Article K2 in the Development Agreement addresses only the parking lot, not the municipal building or associated structures.
However, the consequence of this letter is that all features in the municipal parcel are to be permitted and constructed separately and later by the town, not the developer. Accordingly, the revised Notice of Intent plans submitted to the
Conservation Commission have no structures in the municipal parcel area.
CONSULTANT WITH RAYTHEON EXPERTISE
The consultants hired by the town to advise about conservation concerns in the $140-million commercial-residential project on Route 20 are Ben Gould of CMG Environmental, Inc. and David Faist of Faist Engineering Inc. Gould has been a
consultant to the town for at least six years regarding environmental remediation undertaken by Raytheon, the former tenant of the 57-acre property.
One concern of the Commission is the interaction of stormwater infiltration with existing ground water contamination and its potential for negative impacts on the drinking water supply. This makes knowledge of the Raytheon environmental
remediation especially valuable.
At the Conservation Commission hearing on Oct. 16, Frank Dougherty of Twenty Wayland strongly objected to the use of Raytheon environmental remediation data or the use of the data from the Final Environmental Impact Report to the state
and the comments submitted to that report. He stated emphatically that he would not provide documentation in this area.
However, this is unlikely to have any effect as the consultant is well-versed in the Raytheon data and the FEIR material is linked to the Wayland Planning Board webpage.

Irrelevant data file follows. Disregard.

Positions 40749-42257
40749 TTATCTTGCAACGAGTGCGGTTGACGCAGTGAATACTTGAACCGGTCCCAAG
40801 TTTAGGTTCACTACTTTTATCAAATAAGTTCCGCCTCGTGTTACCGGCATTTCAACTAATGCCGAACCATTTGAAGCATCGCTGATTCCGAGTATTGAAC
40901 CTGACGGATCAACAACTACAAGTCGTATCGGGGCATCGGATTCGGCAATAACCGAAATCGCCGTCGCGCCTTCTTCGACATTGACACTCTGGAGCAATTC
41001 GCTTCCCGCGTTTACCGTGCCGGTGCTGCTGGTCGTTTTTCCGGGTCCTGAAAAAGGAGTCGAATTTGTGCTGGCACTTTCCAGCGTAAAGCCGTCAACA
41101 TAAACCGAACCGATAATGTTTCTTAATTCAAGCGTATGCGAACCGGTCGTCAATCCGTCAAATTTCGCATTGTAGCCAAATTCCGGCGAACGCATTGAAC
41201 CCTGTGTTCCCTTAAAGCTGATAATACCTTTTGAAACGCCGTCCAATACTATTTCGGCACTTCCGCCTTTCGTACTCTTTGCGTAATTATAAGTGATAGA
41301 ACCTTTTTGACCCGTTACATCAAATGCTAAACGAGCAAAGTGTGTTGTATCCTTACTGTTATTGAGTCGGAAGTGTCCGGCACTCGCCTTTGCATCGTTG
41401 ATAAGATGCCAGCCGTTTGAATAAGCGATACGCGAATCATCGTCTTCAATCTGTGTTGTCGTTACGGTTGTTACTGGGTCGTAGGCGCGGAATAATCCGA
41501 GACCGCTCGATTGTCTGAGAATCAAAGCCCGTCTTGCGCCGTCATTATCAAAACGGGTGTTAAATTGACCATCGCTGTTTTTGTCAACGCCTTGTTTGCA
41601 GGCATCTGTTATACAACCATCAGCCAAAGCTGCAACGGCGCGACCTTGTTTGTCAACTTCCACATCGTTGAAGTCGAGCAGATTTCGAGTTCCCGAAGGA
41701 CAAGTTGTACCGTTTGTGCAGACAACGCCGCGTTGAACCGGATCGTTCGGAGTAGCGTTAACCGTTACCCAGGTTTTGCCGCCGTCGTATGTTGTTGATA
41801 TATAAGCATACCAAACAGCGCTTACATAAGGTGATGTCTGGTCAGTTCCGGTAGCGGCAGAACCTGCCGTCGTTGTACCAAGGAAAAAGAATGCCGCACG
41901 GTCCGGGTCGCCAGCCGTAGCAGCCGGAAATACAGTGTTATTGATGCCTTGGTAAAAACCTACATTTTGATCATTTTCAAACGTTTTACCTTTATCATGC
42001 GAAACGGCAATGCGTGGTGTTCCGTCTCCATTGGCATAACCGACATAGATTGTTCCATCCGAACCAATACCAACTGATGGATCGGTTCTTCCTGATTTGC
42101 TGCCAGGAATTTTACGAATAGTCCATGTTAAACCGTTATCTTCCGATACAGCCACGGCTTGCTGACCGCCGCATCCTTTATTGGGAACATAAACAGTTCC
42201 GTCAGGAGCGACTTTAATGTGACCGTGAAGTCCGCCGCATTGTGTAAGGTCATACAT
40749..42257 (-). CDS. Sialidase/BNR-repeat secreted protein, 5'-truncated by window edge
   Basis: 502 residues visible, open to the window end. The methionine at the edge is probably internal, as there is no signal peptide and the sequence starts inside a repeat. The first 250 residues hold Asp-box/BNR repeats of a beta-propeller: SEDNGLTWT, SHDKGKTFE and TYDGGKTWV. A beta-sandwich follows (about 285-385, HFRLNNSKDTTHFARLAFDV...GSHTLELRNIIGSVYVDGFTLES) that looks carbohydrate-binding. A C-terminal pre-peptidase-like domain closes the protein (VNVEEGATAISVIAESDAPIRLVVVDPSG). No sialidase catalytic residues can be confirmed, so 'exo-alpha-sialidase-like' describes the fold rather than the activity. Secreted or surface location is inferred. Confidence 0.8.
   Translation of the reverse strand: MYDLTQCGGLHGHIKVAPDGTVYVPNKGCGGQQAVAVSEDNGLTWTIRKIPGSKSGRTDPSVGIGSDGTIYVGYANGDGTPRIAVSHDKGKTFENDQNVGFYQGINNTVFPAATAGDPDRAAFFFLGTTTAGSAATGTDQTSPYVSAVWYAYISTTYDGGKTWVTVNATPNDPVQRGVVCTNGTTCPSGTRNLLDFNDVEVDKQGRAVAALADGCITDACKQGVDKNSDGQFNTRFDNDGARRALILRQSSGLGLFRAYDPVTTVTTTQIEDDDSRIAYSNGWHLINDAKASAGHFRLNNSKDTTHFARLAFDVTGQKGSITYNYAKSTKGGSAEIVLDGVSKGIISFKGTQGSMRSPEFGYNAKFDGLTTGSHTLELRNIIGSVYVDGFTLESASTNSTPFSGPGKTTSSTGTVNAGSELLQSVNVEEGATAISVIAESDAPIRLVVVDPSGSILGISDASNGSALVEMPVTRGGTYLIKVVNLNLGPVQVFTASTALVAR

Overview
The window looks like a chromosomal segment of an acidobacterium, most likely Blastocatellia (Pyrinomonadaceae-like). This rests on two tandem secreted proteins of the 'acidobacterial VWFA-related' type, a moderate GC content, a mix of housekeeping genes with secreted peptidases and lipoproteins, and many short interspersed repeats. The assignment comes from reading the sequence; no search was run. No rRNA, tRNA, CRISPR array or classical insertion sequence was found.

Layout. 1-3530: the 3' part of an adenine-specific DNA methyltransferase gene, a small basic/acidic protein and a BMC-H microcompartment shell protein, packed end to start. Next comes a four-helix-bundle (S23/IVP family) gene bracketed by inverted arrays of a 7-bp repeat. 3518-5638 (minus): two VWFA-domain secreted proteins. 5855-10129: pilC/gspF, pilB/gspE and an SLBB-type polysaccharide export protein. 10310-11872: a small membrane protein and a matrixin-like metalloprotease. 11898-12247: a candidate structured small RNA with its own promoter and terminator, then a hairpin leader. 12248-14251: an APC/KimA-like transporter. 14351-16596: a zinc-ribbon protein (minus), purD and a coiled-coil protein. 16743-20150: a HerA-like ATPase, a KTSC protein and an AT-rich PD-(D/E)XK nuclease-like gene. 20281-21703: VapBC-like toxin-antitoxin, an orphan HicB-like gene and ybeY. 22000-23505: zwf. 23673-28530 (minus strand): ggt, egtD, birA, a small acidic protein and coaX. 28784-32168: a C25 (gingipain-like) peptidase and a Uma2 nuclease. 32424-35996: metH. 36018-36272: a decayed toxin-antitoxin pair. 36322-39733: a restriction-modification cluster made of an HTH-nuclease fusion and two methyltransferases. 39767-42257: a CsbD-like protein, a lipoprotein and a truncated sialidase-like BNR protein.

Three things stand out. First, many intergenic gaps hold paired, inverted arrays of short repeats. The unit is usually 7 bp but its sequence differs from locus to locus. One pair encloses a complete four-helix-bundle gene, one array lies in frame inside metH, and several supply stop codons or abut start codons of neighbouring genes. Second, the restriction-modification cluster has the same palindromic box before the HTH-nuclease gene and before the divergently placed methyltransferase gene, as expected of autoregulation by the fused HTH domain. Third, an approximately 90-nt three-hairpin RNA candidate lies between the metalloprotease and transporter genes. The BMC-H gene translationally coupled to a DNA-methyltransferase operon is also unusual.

The Commission has agreed to an aggressive new schedule of hearings to speed permitting. By Oct. 24 the consultants are to present a letter to the Commission identifying deficiencies in the plans submitted by Twenty Wayland. Much of this
kind of technical problem has already been treated by the Commission in previous interactions with the applicant.
For example, earlier versions of the plan had the wrong scale and unclear boundary lines of resource areas, technical points which have since been resolved.
The technical issues regarding deficiencies in the plans will be resolved in meetings and correspondence involving the conservation administrator, the consultants and Twenty Wayland. A letter will be sent to the Commission by Oct. 31 outlining
By Nov. 7 a draft report will identify areas of compliance and non- compliance. This is expected to be two weeks after the consultants have a complete document package (i.e. two weeks after all technical issues have been resolved).
On Monday Nov. 10 a special meeting of the full Commission and the consultants and Twenty Wayland devoted only to the Town Center project will take place. The draft report will be discussed at this meeting.
Within one week of the comments on the draft report, the final report is to be submitted. If there is no slippage, this is to be due Nov. 21.
Most of the Conservation Commission meeting on Dec. 4 will be devoted to the Town Center. If necessary it will be extended to Dec. 11. All parties hope to be finished before the holidays.
-- Betty Salzberg
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Michael Short, Editor